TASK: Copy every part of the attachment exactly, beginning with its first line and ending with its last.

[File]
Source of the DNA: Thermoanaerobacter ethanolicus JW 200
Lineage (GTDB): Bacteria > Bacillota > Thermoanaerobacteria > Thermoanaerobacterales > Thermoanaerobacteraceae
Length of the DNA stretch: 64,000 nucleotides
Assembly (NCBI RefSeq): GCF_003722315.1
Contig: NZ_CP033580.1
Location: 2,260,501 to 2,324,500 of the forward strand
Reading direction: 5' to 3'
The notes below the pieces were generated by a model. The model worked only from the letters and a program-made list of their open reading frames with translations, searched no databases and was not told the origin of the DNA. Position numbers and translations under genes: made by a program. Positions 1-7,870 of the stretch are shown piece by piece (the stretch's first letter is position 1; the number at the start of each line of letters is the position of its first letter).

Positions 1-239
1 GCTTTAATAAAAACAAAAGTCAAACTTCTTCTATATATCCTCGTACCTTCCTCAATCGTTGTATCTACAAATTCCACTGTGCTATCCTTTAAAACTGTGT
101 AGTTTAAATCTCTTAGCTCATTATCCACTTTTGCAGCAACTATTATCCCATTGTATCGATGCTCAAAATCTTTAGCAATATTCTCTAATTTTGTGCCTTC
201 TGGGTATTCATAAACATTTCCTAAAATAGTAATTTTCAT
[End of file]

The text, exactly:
Source of the DNA: Thermoanaerobacter ethanolicus JW 200
Lineage (GTDB): Bacteria > Bacillota > Thermoanaerobacteria > Thermoanaerobacterales > Thermoanaerobacteraceae
Length of the DNA stretch: 64,000 nucleotides
Assembly (NCBI RefSeq): GCF_003722315.1
Contig: NZ_CP033580.1
Location: 2,260,501 to 2,324,500 of the forward strand
Reading direction: 5' to 3'
The notes below the pieces were generated by a model. The model worked only from the letters and a program-made list of their open reading frames with translations, searched no databases and was not told the origin of the DNA. Position numbers and translations under genes: made by a program. Positions 1-7,870 of the stretch are shown piece by piece (the stretch's first letter is position 1; the number at the start of each line of letters is the position of its first letter).

Positions 1-239
1 GCTTTAATAAAAACAAAAGTCAAACTTCTTCTATATATCCTCGTACCTTCCTCAATCGTTGTATCTACAAATTCCACTGTGCTATCCTTTAAAACTGTGT
101 AGTTTAAATCTCTTAGCTCATTATCCACTTTTGCAGCAACTATTATCCCATTGTATCGATGCTCAAAATCTTTAGCAATATTCTCTAATTTTGTGCCTTC
201 TGGGTATTCATAAACATTTCCTAAAATAGTAATTTTCAT